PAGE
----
Unfortunately Grey’s efforts to appear impartial were a little too convincing. On July 23, he told the Austro-Hungarian ambassador to London, Count Albert von Mensdorff, that an overly-harsh ultimatum could lead to war between four Great Powers—France, Russia, Germany, and Austria-Hungary—crucially omitting to mention that Britain and Italy might get involved too. The next day he repeated the warning to the German ambassador, Prince Lichnowsky, who reported to Berlin, “he expressly emphasized the figure four,” now leading Germany’s leaders to believe Britain would stay out of the war as well. Grey also told Lichnowsky “if the presentation of this ultimatum to Serbia did not lead to trouble between Austria and Russia, we need not concern ourselves about it,” confirming that Britain wouldn’t get involved as long as the conflict remained localized.
Furthermore Grey hoped that negotiations backed by Germany could keep the conflict from spreading, telling Lichnowsky that “Germany, Italy, France, and [Britain], should work together simultaneously at Vienna and St. Petersburg in favor of moderation.” But the British foreign secretary had obviously failed to deduce that Germany and Austria-Hungary were secretly acting in unison and thus the Germans—far from working for peace—were in fact egging the Austrians on. The Germans sowed even more confusion by pretending they had no influence over Austria-Hungary: on July 23 Foreign Secretary Jagow instructed Lichnowsky to tell Grey “that we had no knowledge of the Austrian demands and regarded them as an internal question for Austria-Hungary in which we had no competence to intervene.”
Meanwhile, the Austrians did everything they could to calm British anxieties by, well, lying: On July 24, Foreign Minister Count Berchtold telegraphed Ambassador Mensdorff in London with instructions “to make clear to Sir Edward Grey that our… [note] is not be regarded as a formal ultimatum... [and] if the time limit expires without result [it] will for the time being be followed only by the breaking off of diplomatic relations...” In other words, the ultimatum was not an ultimatum and Austria-Hungary wasn’t planning to go to war. Of course the British would eventually realize this wasn’t true—but the Austrians were just playing for time, hoping that by the time London realized what was really going on Serbia would be defeated and it would all be over.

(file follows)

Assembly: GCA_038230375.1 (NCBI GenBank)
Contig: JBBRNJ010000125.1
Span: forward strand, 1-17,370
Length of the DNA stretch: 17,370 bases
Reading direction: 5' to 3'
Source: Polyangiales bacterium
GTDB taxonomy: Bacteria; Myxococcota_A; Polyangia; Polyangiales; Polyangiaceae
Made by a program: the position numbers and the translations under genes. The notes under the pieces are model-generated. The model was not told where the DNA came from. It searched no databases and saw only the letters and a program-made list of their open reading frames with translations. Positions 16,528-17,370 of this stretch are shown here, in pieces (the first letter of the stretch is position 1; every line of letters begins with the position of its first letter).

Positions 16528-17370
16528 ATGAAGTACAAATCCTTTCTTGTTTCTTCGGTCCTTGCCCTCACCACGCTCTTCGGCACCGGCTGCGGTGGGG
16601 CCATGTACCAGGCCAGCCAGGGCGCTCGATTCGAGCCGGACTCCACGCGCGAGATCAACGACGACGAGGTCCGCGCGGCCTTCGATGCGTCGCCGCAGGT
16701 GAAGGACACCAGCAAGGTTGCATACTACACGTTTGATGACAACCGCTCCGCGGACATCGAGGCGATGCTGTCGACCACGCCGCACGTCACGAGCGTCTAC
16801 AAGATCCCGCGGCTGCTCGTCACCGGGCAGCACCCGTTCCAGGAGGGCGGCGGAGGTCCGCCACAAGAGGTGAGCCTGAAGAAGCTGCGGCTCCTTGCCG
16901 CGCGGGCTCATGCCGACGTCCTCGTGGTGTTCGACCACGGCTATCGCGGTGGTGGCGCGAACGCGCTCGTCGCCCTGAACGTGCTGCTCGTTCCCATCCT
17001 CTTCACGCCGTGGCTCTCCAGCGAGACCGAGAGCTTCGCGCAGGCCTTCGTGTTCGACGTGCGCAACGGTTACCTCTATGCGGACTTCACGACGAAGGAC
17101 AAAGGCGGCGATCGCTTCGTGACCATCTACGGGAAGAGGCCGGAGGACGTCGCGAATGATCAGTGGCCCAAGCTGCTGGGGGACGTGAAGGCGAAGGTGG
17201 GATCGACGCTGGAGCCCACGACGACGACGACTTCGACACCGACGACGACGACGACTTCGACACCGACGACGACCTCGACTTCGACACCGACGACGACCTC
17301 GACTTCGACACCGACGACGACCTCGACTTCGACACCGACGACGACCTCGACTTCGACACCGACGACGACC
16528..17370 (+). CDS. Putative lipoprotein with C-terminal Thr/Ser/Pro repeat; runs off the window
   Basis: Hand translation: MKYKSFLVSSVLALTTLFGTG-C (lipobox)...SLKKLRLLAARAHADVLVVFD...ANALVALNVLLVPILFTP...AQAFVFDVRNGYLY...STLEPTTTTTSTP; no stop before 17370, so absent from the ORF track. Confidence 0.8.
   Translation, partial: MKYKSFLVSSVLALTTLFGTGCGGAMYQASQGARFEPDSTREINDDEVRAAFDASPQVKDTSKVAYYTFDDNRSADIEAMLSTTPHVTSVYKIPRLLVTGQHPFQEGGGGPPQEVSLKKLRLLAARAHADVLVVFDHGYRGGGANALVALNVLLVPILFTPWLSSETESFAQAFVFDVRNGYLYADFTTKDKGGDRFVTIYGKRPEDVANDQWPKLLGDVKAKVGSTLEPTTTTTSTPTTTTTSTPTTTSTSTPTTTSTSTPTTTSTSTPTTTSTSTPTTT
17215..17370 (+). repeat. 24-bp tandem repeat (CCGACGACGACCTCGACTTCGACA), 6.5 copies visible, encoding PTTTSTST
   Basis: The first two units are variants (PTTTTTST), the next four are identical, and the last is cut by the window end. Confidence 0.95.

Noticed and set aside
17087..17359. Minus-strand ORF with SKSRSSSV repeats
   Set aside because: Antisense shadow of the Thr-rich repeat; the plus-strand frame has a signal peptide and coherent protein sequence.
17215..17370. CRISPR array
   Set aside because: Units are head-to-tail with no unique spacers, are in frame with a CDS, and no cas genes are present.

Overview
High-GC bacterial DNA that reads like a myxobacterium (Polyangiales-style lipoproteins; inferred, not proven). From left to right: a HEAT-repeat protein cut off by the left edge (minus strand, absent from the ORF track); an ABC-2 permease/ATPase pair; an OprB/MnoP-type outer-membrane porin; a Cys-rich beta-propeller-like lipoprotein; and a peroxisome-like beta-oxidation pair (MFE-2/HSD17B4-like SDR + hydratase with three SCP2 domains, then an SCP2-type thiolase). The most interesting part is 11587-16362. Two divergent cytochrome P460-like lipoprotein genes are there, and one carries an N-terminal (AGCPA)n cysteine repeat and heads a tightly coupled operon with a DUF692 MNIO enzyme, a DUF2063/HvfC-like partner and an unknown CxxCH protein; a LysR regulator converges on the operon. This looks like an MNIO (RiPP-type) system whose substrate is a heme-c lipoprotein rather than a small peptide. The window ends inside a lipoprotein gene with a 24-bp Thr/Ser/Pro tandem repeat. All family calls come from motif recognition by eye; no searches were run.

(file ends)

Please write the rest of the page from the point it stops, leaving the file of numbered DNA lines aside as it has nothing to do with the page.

Russia Prepares to Escalate
The Austrians tried the same trick on Russia, but St. Petersburg wasn’t buying it. In one of his more outrageous fibs, on July 24 Berchtold told the Russian charge d’affaires in Vienna, Prince Nikolai Kudashev, “nothing was further from our thoughts than the wish to humiliate Serbia … our aim was purely to clear up the untenable relations of Serbia with the Monarchy…” Presented with this laughable assertion, Kudashev asked what would happen if Serbia refused to meet the Austrian demands. Berchtold admitted that the Austrian legation would leave Belgrade, and Kudashev reached the glaringly obvious conclusion: “Then it is war!”